Friday, December 21, 2018

A Texas Christmas

Note that my post on writing will be up sometime today on the Southern Writers Magazine blog. I hope you'll read it.

Meanwhile, I've had several requests to republish this. Hope it makes the Christmas season more real for you.  It did for me while I was writing it. 

The young couple knew the long trip would be difficult, but it was the Depression, and although there was no work in the small Texas town where they had started their married life, the husband had heard of work in California. So they packed up their car, praying that it would hold up for the trip. The wife’s father slipped a couple of crumpled bills into her hand and said, “In case of emergency, Honey.” Her mother stood nearby, twisting her apron, obviously worrying about her daughter but just as obviously trying not to show it.

The couple used up the last of the daylight driving. They had reached deep West Texas when they realized it was time to stop for the night. “We can’t spare the money for a hotel,” the husband said. “I’m going to see if the folks at one of these farms will put us up for the night.”

They pushed on between pastures marked by sagging barbed wire, the road a winding black ribbon in the flickering yellow headlights. At last the driver spied a cluster of lights in the distance. “I’ll try there.”

The man who came to the door wore overalls and a gray, long-sleeved undershirt. He didn’t seem to take to the idea of this couple spending the night, but his wife came up behind him and said, “Oh, can’t you see she’s pregnant. The hands are out in the north pasture with the herd, and the bunkhouse is empty. Let them stay there.”

In the middle of the night, the young husband was awakened by his wife’s cries. “I’m in labor.”

“But, you’re not due until—“

“Just get help. Please.”

He did. In a few minutes, the rancher’s wife bustled in, laden with towels and blankets. “Just put that down,” she said to her husband, who trailed her carrying a bucket of hot water in one hand. “Then you two men get out.”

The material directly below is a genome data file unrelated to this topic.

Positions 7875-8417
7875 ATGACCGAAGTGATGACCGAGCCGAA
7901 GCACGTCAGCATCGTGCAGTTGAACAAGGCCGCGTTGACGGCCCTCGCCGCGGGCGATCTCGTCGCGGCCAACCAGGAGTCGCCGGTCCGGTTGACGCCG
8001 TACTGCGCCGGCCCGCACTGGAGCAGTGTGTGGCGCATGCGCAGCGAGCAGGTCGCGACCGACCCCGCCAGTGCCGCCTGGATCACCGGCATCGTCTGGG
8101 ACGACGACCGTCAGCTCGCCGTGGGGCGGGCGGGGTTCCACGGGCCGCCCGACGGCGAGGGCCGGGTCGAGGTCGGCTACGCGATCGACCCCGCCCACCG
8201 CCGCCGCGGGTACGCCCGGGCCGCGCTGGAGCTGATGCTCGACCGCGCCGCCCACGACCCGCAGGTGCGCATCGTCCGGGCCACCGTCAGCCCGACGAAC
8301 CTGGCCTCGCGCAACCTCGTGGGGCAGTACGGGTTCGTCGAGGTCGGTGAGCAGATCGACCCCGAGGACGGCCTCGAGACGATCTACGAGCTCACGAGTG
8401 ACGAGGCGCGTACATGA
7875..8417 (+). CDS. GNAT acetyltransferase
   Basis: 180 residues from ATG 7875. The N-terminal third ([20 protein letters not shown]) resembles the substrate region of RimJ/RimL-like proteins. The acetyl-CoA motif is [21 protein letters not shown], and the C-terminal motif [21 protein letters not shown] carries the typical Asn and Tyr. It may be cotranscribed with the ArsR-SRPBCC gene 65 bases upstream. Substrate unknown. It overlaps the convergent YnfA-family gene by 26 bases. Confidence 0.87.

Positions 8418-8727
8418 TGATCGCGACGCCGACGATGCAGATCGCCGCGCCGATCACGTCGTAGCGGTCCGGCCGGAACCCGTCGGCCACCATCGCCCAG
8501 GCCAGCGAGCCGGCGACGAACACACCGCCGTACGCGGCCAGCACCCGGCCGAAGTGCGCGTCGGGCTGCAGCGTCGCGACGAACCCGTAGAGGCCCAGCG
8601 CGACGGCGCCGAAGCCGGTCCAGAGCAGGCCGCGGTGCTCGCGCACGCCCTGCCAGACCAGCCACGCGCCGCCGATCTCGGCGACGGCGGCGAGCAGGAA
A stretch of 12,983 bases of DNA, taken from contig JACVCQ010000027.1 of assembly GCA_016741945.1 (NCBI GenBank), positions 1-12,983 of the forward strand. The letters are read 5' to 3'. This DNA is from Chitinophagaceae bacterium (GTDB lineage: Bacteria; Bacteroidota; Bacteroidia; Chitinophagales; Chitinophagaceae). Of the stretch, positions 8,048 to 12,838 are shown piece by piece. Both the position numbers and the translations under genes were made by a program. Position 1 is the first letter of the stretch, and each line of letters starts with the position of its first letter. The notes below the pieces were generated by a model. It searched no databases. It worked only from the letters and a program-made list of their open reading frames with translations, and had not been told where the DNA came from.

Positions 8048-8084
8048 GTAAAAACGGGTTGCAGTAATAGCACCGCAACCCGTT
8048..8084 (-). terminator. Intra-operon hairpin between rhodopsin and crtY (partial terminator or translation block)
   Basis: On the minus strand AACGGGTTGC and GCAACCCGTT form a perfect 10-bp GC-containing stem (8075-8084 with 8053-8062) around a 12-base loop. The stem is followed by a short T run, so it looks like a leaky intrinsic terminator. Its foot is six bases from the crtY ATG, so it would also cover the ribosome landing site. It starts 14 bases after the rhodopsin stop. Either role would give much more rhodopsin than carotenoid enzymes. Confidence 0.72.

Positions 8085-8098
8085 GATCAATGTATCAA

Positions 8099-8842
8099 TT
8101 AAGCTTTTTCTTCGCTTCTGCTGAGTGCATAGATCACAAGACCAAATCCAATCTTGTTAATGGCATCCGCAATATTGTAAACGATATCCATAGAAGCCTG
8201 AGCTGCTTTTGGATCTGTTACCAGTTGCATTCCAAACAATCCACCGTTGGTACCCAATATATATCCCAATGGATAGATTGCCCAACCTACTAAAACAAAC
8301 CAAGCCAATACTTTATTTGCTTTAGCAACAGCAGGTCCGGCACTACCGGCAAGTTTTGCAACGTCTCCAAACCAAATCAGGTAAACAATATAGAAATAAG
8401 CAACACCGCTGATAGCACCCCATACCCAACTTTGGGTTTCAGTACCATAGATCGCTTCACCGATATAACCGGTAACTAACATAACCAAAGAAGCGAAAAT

Soon, the men tired of waiting outside and the rancher grudgingly invited the stranger into the kitchen. They’d almost exhausted a pot of extra strong coffee when they heard a faint cry. Then, “You men can come back now.”

The two men were halfway to the bunkhouse, following the faint light of a kerosene lantern, when three weary cowboys rode up and climbed off their mounts. “We saw lights on here. What’s going on?”
            
“Come and see,” the young husband said. And they did. 

When he saw the mother holding a wrinkled, fussing newborn close to her, the gruff old rancher turned to his wife and said, “Well, Mother, I’m glad you talked me into letting these folks stay.”

“We had to,” she said. “It was a wonderful gift for me, seeing that little baby born. Who knows? Maybe he’ll grow up to be someone special.”

Now imagine that the scene wasn’t West Texas, it was Bethlehem. It didn’t take place in a bunkhouse, it occurred in a stable. And it wasn’t just a baby—this was God’s own Son--the Christ child was God in blue jeans, as one of my friends puts it. Does that make it more real to you? I hope so.

During this season, as you think about Jesus’ birth, don’t put him in spotless white swaddling clothes in the middle of a Christmas card. Picture him in the most humble surroundings your imagination can conjure up, the Son of God Himself in a diaper, born to give each of us the best gift we could ever imagine. 

Merry Christmas. 

See you next year.

6 comments:

Ramona Richards said...

Thanks for reposting this. Love it.

Richard Mabry said...

Thanks, Ramona. Some years past, I sang in a Christmas musical, and the choir director said something at the end that has stuck with me. The words were to the effect that Jesus was born as "God in blue jeans."

Priscilla Bettis said...

Aw, sweet story.

I read your post at the Southern Writers Magazine blog. Excellent advice!

Richard Mabry said...

Thanks, Priscilla. Merry Christmas.

Patricia Bradley said...

This was perfect. So glad you reposted it. And I read your Suite T post, too but couldn't leave a comment. Great advice!

Richard Mabry said...

Patricia, thanks so much. It took me a while to see where you had to click to leave a comment on Suite T, but finally found it. Hope you liked that one, too.
Merry Christmas to you and yours.